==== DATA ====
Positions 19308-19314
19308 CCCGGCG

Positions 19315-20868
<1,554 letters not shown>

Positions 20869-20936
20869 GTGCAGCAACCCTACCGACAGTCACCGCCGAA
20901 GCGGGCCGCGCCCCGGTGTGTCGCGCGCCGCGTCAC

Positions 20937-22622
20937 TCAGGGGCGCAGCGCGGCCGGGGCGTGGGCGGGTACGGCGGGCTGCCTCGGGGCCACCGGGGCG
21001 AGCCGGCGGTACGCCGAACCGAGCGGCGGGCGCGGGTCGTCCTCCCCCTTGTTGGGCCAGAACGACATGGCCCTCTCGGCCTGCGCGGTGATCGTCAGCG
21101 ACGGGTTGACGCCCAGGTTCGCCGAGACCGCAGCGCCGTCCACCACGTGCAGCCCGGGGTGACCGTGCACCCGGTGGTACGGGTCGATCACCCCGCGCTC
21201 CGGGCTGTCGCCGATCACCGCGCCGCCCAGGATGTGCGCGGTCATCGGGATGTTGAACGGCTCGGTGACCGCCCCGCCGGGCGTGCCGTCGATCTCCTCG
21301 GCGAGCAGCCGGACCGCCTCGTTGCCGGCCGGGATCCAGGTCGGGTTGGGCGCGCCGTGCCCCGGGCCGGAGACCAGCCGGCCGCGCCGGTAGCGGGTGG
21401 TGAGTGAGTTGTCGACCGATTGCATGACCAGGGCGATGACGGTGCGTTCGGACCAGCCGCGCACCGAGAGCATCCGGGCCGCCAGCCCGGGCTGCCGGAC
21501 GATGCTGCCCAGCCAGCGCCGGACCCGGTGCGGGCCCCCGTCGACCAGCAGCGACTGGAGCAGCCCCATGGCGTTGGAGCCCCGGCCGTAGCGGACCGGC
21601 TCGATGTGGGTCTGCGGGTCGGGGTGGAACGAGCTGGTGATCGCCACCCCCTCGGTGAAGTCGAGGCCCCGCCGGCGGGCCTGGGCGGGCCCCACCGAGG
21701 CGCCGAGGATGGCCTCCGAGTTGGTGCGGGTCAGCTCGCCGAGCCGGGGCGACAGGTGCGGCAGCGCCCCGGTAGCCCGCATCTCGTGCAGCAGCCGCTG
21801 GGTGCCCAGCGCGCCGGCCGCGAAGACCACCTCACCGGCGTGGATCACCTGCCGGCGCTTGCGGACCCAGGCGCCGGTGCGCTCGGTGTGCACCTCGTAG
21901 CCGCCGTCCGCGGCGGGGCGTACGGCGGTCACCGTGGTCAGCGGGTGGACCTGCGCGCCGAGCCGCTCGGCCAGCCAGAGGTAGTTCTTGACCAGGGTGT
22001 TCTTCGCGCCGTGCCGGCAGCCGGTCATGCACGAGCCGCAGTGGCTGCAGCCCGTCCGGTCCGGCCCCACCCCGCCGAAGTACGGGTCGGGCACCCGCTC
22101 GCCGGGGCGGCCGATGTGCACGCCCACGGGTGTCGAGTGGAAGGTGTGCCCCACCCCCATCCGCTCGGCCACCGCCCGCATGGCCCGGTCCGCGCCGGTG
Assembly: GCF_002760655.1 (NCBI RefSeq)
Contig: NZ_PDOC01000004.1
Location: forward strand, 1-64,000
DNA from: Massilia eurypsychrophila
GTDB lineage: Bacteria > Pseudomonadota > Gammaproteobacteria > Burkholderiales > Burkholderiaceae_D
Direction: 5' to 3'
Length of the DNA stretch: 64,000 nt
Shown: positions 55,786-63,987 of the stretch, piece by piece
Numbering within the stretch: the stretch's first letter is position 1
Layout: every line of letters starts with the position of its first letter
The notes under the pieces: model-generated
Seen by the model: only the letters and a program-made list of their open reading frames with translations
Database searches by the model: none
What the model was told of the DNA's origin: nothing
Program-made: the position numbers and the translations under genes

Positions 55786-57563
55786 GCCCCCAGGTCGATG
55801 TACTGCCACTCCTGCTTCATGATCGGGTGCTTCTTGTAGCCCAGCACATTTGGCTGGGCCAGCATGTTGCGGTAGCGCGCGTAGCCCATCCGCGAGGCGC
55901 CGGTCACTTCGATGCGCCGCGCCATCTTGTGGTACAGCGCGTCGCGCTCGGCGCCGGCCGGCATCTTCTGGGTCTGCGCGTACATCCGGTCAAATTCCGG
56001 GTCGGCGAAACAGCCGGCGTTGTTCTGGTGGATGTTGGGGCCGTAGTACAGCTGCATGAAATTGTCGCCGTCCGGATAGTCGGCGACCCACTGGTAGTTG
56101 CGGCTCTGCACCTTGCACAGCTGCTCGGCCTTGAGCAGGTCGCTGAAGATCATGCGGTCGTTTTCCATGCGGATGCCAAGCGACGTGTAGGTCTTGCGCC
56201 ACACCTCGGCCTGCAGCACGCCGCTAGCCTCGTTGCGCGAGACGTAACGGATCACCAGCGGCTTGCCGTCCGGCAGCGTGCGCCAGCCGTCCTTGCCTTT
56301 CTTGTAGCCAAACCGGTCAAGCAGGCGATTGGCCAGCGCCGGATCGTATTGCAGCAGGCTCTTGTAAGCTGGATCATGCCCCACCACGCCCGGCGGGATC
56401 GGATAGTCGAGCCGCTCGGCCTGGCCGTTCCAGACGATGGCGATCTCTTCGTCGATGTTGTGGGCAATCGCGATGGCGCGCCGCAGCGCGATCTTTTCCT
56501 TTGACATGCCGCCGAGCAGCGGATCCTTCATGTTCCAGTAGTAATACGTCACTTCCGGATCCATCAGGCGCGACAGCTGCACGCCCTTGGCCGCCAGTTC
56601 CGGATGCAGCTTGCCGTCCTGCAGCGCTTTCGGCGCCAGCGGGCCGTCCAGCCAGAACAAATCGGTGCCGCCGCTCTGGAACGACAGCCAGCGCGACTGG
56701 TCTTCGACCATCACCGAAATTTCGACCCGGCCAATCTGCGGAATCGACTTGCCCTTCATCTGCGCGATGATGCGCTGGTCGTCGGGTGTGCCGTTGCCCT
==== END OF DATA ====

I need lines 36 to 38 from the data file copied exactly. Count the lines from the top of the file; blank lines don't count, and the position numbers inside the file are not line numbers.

Program-made: the position numbers and the translations under genes

Positions 55786-57563
55786 GCCCCCAGGTCGATG